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Medical journals’ failure to handle errors

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Warning: This post was published more than 5 years ago.

I keep old posts on the site because sometimes it's interesting to read old content. Not everything that is old is bad. Also, I think people might be interested to track how my views have changed over time: for example, how my strident teenage views have mellowed and matured!

But given the age of this post, please bear in mind:

  • My views might have changed in the 5 years since I wrote this post.
  • This post might use language in ways which I would now consider inappropriate or offensive.
  • Factual information might be outdated.
  • Links might be broken; embedded material might not appear properly.

Many thanks for your understanding.

In any one year one in four people in the United Kingdom have their thyroid function checked.

This grammatically erroneous and factually absurd statement from a 2009 BMJ paper remains uncorrected, as highlighted by this interesting paper about journals’ error handling in JRSM. It strikes me as alarming that the Guardian appears to have a more open and robust approach to highlighting and correcting errors than our leading medical journal; but then I guess correcting mistakes in emerging research fields is a trickier issue than correcting journalistic errors.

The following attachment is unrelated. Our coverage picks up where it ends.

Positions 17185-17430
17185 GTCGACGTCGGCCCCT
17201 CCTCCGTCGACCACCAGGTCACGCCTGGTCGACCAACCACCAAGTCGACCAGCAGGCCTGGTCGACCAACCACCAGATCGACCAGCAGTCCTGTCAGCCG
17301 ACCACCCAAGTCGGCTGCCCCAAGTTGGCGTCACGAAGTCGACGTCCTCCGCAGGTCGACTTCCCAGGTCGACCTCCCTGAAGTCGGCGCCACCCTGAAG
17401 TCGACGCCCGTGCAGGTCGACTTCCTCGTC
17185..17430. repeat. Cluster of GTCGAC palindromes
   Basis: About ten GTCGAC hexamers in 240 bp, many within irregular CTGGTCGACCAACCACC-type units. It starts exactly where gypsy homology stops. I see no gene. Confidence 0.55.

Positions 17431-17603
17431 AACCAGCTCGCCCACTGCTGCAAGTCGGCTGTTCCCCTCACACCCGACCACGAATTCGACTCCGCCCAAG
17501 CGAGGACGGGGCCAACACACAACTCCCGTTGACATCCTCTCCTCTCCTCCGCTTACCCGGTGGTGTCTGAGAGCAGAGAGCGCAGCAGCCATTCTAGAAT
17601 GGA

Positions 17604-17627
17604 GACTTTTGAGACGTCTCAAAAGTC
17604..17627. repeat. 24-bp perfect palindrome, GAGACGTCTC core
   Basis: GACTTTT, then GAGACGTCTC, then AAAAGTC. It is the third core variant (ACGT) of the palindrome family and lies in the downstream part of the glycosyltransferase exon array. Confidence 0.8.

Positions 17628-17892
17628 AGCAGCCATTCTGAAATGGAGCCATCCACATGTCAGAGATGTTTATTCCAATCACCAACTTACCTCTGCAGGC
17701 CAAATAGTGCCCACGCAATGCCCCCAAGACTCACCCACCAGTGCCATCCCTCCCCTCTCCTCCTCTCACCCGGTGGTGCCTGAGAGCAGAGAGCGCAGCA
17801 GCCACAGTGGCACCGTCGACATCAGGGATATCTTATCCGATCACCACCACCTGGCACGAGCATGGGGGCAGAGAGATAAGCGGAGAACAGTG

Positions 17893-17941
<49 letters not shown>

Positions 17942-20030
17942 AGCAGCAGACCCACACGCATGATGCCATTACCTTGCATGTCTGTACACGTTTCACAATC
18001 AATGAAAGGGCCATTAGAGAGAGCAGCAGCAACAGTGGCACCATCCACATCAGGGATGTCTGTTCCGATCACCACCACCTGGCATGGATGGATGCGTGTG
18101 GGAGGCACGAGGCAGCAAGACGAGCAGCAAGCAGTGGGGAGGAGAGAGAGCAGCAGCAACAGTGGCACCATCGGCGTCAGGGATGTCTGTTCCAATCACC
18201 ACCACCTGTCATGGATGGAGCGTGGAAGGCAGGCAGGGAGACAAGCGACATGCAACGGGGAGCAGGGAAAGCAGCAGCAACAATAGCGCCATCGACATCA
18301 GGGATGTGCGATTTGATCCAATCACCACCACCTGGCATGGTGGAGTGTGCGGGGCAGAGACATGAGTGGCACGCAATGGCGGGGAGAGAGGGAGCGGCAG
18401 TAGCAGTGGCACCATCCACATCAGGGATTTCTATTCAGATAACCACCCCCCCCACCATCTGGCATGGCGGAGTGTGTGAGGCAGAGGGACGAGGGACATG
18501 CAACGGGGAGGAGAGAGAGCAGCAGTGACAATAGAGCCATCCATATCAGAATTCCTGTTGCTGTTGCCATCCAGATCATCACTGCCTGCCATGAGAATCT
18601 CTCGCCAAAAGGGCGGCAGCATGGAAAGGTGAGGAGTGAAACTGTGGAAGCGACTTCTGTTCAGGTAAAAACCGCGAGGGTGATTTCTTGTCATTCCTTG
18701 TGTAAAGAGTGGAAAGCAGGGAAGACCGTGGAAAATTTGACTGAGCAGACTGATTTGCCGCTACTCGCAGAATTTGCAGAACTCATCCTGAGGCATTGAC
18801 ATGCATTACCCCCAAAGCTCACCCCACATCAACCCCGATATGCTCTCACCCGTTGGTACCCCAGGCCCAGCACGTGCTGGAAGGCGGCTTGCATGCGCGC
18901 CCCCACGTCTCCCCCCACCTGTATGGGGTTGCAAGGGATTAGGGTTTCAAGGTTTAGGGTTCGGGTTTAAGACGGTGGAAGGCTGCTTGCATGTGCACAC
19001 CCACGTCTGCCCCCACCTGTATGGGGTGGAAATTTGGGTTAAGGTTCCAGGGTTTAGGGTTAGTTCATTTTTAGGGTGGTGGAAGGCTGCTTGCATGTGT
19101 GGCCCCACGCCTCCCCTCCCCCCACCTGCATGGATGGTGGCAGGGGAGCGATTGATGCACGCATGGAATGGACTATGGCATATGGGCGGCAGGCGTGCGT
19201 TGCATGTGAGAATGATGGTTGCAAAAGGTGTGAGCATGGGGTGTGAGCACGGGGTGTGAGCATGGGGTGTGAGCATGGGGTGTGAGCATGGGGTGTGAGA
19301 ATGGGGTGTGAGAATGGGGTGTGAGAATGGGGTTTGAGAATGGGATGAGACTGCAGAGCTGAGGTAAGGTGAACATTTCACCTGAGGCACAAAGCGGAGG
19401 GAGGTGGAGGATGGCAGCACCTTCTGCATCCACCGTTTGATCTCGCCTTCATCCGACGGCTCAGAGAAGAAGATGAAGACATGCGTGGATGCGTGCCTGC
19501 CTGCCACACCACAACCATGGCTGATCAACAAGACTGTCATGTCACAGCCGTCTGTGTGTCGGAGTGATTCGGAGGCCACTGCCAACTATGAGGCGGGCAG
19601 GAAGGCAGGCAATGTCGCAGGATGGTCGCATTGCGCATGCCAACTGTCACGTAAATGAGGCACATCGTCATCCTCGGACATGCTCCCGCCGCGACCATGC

More irritatingly – how come other people can get such obvious slips though peer review, yet peer reviewers pick up on every dodgy comma in my work?

This 1,566th post was filed under: Diary Style Notes, Health, Quotes.






More posts worth reading

What I’ve been reading this month (published 4th March 2017)

What I’ve been reading this month (published 6th February 2017)

What I’ve been reading this month (published 31st December 2016)

Photo-a-day 248: Mildly amusing sign (published 4th September 2012)

Results (published 23rd June 2004)

Minimum wage increased to £5.05 (published 25th February 2005)

Family’s hell at bird flu deathbed (published 27th February 2005)


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